1. This site uses cookies. By continuing to use this site, you are agreeing to our use of cookies. Learn More.

Do you think satellite set top boxes could do full 1080p 3d?

Discussion in 'General Discussion' started by jooragi, 25 Sep 2009.

Thread Status:
Not open for further replies.
  1. jooragi

    PermaBanned

    Joined: 26 Jun 2009

    Posts: 37

    Well I ran out of room on the thread title

    I thought what if satellite set top box companies like in Europe who have SKY HD, could make a new box which supports HDMI 1.4 and has quad coax inputs. Then I wonder if it's possible to send full 1080p blu-ray movies down all 4 coax cables from the satellite dish to this new set top box, would that be possible?

    Then another step, could you double the quality of the blu-ray movie?

    another step further, could you then add 3d 1080p to current quality blu-ray movies?

    Then add 3d 1080p while doubling the quality of blu-ray?

    Could this be done via satellite with a new box featuring what I have just said?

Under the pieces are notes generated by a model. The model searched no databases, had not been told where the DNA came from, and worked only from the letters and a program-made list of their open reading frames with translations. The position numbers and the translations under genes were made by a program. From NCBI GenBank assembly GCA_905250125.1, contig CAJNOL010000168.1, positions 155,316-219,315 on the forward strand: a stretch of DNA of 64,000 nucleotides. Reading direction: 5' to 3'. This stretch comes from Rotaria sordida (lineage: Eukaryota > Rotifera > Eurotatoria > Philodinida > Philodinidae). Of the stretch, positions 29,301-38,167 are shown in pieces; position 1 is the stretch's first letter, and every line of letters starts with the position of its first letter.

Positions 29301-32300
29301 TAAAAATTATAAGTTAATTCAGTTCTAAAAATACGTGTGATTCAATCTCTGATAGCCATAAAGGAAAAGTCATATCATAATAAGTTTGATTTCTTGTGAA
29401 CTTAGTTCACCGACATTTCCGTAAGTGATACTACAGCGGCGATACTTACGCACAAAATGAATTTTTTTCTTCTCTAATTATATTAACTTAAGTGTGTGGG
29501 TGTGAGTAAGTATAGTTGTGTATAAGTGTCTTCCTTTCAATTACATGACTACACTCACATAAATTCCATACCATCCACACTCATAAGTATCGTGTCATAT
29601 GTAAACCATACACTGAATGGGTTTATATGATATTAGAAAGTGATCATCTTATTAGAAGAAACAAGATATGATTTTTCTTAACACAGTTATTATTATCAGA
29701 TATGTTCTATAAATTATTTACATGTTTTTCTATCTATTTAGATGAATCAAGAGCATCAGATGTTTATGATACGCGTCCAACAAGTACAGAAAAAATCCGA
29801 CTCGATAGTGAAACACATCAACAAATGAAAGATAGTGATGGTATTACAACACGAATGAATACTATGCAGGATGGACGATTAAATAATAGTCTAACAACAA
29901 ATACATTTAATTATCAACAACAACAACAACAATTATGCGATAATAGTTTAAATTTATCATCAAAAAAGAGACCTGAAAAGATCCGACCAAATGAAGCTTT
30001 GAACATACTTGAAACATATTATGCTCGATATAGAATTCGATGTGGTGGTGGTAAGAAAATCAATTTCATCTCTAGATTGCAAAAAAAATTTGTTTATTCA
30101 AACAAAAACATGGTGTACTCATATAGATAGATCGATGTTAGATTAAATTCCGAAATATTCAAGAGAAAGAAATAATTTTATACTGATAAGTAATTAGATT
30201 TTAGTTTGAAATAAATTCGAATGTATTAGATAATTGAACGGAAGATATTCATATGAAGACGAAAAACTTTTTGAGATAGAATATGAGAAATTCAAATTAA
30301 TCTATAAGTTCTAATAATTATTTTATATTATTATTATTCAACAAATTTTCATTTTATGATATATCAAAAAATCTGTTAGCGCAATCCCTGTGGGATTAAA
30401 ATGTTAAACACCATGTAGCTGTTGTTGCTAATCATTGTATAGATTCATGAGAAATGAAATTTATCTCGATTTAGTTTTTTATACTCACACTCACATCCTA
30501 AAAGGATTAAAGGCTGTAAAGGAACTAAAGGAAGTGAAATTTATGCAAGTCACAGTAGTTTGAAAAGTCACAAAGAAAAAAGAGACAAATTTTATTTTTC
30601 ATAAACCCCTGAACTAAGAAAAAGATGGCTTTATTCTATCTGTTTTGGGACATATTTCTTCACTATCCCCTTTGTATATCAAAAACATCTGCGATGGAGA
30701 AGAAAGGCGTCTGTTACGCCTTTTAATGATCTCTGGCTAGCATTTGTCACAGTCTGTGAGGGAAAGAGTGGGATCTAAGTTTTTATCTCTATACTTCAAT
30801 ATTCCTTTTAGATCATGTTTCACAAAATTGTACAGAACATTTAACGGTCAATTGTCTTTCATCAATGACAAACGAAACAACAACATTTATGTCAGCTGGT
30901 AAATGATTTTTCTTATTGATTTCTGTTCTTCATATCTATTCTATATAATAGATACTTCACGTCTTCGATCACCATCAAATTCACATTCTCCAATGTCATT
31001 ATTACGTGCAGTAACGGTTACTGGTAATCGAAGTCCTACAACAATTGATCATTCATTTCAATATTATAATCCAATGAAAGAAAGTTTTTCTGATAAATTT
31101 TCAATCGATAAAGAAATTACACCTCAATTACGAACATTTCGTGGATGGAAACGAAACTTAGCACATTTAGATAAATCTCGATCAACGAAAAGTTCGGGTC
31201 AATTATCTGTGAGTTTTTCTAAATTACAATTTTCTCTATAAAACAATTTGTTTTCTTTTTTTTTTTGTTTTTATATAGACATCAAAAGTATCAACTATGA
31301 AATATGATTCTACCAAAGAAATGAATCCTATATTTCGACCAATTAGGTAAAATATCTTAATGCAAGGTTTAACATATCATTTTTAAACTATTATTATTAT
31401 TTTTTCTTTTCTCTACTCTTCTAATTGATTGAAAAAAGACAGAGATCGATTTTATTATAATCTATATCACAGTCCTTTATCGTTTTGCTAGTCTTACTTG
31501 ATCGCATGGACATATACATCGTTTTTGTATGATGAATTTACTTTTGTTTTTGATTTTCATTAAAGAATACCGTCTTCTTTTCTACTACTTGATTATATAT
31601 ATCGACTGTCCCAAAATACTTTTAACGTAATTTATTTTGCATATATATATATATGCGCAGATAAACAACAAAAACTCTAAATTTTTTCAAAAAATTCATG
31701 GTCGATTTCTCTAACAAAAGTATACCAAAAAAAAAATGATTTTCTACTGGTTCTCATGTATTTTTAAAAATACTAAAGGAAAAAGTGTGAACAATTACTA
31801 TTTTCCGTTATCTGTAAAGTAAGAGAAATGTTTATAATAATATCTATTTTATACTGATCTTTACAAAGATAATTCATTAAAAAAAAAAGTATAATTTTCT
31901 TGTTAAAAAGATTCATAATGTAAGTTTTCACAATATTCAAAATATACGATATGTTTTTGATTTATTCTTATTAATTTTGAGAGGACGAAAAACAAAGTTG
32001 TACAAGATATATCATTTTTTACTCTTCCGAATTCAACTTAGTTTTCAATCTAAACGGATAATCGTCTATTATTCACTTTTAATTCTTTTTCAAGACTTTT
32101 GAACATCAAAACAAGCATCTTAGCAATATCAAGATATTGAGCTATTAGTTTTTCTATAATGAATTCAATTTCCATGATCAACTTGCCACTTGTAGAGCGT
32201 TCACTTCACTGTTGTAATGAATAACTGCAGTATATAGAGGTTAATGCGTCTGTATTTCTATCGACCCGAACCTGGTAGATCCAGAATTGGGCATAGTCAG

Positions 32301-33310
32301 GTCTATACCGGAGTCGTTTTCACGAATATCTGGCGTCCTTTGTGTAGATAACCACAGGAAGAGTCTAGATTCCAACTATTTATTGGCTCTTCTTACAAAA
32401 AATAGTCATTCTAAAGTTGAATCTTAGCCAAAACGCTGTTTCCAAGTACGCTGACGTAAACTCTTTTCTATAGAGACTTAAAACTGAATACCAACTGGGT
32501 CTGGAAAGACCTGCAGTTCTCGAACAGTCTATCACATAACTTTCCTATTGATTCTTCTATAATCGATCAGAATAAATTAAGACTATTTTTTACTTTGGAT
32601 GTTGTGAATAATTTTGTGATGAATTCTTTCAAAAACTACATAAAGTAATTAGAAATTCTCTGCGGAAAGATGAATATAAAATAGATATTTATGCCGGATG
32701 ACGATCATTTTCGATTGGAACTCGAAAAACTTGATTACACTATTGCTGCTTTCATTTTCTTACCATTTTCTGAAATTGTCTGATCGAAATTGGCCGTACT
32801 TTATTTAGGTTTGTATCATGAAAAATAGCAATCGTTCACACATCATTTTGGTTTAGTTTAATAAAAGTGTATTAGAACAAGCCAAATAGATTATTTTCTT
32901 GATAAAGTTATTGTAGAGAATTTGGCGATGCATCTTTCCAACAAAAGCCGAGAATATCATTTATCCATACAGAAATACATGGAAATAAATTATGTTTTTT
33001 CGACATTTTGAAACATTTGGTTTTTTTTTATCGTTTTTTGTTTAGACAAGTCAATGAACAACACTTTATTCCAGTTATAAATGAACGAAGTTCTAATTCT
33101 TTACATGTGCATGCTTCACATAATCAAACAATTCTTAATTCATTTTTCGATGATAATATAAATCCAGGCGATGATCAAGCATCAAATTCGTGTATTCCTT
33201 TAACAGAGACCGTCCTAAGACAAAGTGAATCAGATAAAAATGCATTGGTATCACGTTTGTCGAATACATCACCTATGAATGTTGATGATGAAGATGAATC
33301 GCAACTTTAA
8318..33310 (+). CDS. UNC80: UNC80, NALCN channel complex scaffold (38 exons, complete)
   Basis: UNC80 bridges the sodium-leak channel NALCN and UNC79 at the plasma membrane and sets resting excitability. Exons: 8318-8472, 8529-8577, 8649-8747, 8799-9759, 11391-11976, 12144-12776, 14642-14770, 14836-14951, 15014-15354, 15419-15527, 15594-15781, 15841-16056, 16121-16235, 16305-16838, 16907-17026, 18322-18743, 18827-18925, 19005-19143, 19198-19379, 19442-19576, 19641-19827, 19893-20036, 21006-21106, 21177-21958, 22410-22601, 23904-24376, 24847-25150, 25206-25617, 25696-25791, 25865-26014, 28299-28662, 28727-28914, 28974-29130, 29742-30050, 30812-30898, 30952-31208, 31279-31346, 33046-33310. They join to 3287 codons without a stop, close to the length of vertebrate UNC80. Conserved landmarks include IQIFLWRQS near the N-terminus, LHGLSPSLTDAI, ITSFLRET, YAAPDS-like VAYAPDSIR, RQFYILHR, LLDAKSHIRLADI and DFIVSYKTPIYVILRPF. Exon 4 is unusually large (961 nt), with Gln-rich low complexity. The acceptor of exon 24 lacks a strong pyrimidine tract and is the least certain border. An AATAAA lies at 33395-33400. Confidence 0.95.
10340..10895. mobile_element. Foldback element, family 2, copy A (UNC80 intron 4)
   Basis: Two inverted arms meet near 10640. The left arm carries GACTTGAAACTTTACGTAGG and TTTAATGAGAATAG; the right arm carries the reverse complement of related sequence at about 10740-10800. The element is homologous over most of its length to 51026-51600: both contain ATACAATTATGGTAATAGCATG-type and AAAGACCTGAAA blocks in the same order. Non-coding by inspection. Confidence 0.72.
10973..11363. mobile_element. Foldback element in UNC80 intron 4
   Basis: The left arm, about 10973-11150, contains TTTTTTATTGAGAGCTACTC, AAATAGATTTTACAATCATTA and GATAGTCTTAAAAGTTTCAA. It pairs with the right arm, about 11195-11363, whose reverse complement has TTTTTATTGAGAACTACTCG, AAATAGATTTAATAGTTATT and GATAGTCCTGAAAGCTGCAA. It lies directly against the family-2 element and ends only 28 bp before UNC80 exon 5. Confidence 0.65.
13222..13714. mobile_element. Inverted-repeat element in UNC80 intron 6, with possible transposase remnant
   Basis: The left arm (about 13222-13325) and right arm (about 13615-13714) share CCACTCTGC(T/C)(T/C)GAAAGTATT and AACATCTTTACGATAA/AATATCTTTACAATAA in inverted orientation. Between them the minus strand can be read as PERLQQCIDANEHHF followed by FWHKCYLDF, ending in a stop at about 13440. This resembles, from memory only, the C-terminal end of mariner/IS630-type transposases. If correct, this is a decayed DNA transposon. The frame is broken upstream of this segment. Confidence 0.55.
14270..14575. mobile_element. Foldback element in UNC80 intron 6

Now on to the next bit

    I know of satellite internet, some countries have 24 mbps metered downloads. But their uploads are appalling. It takes a while to receive your email, to upload an attachment can take a lot longer. The only way you can have the best experience is if you are prepared to pay a lot of money per month. We are talking anywhere from £150-£1000 per month. So what these customers do with the cheaper system is, they use the 24mbps for downloading movies, but then use a standard 1mbps or more DSL internet connection for emails and uploading attachments.

    Now I have been looking into all these cloud gaming services. www.Gaikai.com www.onlive.com AMD fusion render cloud powered by OTOY software. There is now a new comer called PlayCast www.playcast-media.com which is sending video games to cable set top boxes and IPTV's via H.264 video streams. You only need a cable box that can decode h.264 videos. Very interesting, they just launched a closed beta in Israel and several hundred people are testing the system. They have plans to bring the service worldwide soon. They said that Xbox 360 and PS3 games will be on the service. I guess it will be back cataloged games. I can't see the console manufacturers putting out their latest and exclusive games onto the system. This system would work great in the UK with virgin who offer fiber optic cable services via a set top box. Virgin offer 50 mbps speeds and they have planned 200 mbps soon to offer 3d TV channels via their service. Unfortunately virgin are not in all areas of the UK yet. This is unfortunate as virgin offer their fiber optic broadband for phone calls, TV, internet browsing, downloading etc.